Eli Manning was willing to throw on every down and the Vikings responded defensively. In the process, Beckham had a career-low 23 yards receiving and made headlines for all the wrong reason.
The Texans will be just the opposite. Houston wants to run, which might have the base defense on the field more often than it has been since the Tennessee game (although the Texans also like to use three and four receivers).
Only the Cowboys’ Ezekiel Elliott has more rushing attempts (94) than Houston’s Lamar Miller (93). Since the days of Arian Foster being a young up-and-comer, Houston has run the ball like few others. Miller has never been a bell cow running back. In Miami, he was a featured back, but only averaged about 13 carries a game.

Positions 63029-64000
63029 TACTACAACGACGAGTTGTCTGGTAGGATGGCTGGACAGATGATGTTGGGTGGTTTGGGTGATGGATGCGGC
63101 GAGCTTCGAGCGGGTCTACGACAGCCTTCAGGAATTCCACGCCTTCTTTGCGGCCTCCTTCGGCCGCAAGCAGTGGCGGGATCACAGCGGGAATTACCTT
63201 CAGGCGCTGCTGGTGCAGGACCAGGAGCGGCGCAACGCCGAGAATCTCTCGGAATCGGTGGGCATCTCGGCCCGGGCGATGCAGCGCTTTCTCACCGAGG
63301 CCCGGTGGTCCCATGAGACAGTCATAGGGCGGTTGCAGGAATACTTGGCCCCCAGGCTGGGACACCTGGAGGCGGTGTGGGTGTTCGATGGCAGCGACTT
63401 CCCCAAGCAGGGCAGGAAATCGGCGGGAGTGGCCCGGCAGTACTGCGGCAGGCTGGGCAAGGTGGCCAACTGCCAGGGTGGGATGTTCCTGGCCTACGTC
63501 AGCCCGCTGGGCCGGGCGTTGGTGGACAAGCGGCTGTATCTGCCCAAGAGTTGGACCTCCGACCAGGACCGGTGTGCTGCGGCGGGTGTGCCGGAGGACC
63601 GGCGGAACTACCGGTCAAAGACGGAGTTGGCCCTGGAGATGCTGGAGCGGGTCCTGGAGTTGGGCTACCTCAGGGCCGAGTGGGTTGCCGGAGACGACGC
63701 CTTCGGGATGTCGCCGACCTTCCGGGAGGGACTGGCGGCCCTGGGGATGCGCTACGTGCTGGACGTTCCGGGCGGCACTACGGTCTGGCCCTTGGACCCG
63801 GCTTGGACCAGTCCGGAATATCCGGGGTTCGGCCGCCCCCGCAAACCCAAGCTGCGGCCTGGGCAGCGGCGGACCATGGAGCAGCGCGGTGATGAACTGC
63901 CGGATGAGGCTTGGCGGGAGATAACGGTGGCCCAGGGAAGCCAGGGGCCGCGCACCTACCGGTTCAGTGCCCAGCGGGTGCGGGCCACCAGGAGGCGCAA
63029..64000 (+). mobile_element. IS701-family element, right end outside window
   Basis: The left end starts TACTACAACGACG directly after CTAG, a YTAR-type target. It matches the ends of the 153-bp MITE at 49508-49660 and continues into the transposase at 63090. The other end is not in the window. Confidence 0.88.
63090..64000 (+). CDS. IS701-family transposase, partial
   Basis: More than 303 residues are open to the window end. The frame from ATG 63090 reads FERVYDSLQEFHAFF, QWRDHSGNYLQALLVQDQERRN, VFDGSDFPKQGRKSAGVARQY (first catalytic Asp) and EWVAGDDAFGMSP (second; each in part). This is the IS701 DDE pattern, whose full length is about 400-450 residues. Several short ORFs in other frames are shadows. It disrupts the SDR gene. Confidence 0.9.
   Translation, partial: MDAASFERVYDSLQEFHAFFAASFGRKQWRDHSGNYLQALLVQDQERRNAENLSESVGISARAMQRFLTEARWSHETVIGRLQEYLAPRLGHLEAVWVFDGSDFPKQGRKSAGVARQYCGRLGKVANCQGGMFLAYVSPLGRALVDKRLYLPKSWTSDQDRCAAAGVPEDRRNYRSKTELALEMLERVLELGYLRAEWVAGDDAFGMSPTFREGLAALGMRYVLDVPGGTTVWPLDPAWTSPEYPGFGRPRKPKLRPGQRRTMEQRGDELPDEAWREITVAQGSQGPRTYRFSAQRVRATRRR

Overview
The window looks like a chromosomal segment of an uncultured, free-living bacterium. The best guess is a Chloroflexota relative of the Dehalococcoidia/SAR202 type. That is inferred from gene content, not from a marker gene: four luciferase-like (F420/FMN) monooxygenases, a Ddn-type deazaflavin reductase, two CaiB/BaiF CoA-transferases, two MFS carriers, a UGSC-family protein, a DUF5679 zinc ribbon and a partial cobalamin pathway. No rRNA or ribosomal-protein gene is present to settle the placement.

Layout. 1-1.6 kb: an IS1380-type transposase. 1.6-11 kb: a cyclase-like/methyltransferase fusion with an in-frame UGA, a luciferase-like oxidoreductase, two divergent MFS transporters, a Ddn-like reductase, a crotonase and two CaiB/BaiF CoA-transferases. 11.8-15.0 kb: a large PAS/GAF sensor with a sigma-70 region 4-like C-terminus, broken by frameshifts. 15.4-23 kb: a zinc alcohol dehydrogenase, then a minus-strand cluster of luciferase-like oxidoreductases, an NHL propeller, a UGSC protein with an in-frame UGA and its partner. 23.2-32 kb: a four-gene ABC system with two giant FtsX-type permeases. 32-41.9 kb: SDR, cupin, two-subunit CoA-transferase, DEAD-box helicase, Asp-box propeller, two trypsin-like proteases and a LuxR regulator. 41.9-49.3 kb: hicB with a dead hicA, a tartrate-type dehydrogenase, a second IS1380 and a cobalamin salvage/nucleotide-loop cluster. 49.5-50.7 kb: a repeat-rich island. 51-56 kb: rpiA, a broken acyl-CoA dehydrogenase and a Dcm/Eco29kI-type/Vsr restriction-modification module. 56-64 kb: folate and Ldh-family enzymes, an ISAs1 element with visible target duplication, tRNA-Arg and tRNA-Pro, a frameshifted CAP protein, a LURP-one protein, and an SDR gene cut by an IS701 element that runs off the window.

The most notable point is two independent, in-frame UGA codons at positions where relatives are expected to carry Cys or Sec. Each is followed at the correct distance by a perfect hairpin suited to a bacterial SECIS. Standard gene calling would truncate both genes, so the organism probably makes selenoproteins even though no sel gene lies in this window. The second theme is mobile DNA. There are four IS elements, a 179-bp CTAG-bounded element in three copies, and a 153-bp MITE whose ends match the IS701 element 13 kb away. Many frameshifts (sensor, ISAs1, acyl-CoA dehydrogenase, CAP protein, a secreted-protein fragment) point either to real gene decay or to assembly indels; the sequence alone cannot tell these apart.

In Houston, that’s different. In four games, he has 93 carries (weekly totals of 28, 25, 21, 19 in that span) and the expectation is that he will be carrying a heavy load against the Vikings. As a result, there could be one less cornerback on the field Sunday for many plays – most likely Munnerlyn taking the biggest hit.
More times than not, the Vikings corners will be singled up on Hopkins and Fuller. Hopkins is an elite receiver who has been the passing centerpiece of the Texans’ offense since he arrived. He ran out Andre Johnson, no small feat for a legacy player like him. Hopkins is a playmaker who thrived despite a carousel of quarterbacks, each less talented than the one before.